Some people who don't have insurance started fundraising. In the Northeast, a tornado spawned in Ida's wake left Wellacrest Farms, a New Jersey dairy farm owned by Marianne and Wally Eachus, nearly demolished. As of Wednesday, they had counted 14 dead cows and 100 others were still missing. Hillary Stecher, a fellow farmer, started a GoFundMe to raise nearly $90,000. The goal is to raise $1 million. Marianne Eachus said that although the farm has insurance Marianne Eachus doesn't know if it will pay for what has been lost.

Howard, who owns Felipe's Mexican restaurants, New Orleans said that his lights had been restored and that he reopened the restaurants around noon Wednesday. However, supply disruptions continue. Performance Food Group, his largest supplier, is currently in Houma. He told him that it would take at least three weeks for them to deliver key limes, chicken and other items.

He said, "I am concerned about my ability to capitalize when the power is back on because supply chain issues are still scattered about and team members still scattered around." He believes that he could lose up to $250,000. This is if he has food spoilage, and at most two weeks of lost operations.

Nicole Dorignac, coowner of Dorignac’s Food Center, stated that the 70-year-old grocery store suffered minor roof and fencing damage. Her biggest problem was making sure that her 175 employees were safe.

She said that many people had evacuated. Many are returning home to find extensive damage to their homes. There is a lot of roof damage and water damage.

Since Wednesday's reopening, 55 employees have returned to work for a limited time. Many workers are still dealing in storm damage and power outages. They're stuck waiting for insurance adjustors to come back or tarps to cover their roofs. The store will be closed for a limited time until more employees return.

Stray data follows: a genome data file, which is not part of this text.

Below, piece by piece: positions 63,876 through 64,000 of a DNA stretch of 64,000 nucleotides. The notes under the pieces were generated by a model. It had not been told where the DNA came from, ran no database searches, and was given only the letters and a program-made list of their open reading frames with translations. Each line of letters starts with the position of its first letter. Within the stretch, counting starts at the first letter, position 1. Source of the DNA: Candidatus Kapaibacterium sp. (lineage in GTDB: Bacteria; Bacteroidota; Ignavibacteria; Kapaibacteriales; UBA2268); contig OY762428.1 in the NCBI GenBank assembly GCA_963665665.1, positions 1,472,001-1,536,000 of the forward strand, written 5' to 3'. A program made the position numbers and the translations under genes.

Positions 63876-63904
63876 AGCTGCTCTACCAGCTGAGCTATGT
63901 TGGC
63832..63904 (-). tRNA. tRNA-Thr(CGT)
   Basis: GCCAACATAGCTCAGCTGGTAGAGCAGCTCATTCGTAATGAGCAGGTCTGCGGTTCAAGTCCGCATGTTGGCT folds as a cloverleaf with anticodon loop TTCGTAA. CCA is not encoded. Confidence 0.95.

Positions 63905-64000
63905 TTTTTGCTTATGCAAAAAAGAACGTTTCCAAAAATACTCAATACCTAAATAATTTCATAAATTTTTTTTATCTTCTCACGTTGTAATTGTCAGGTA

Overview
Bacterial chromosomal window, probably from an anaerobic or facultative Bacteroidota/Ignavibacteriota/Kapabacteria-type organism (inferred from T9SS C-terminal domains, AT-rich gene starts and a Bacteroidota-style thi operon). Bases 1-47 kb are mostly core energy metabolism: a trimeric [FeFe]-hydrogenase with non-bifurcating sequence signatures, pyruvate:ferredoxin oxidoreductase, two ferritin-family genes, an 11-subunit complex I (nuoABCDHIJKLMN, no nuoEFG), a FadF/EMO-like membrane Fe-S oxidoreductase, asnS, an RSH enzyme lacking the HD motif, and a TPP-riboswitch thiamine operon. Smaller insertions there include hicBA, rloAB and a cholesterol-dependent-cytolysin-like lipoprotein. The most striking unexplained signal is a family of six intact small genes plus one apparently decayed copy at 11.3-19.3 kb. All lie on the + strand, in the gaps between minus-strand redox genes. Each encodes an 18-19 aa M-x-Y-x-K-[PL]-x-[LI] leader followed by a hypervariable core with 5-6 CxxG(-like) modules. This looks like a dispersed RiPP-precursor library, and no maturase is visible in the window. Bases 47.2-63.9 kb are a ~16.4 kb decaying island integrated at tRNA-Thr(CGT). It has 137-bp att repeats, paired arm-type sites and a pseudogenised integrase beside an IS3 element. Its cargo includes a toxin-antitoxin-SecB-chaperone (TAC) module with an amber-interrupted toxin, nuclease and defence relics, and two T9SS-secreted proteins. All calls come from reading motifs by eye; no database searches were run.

She said, "We had disaster crew skeleton team." "We have some nearby that can literally bring you hell or high water."

Krista Pouncy Dyson, the owner of Performance 1st Digital Media Marketing, stated that her five employees were already working remotely before the storm hit so they had a good understanding of how to communicate. Multiple crises can be very stressful.

She said, "There is an emotional component to all this. We are in the middle coronavirus pandemic. And we have to navigate that on the top of a category 4 hurricane." It's extremely difficult.

Dyson is also chairwoman of the New Orleans Regional Black Chamber of Commerce. She stated that she had surveyed minority-owned businesses and found that there was a clear need for micro loans to help with working capital, fuel access, and other basic necessities.

People, or potential customers may leave the region. She said that many people didn't return to the area after Katrina. The city saw its population shrink from half a billion to less than half that. It now stands at 390,000.

She asked, "What's the future look like in a month? Are people going to cancel contracts because people have relocated?" These are the concerns that business owners are trying to address.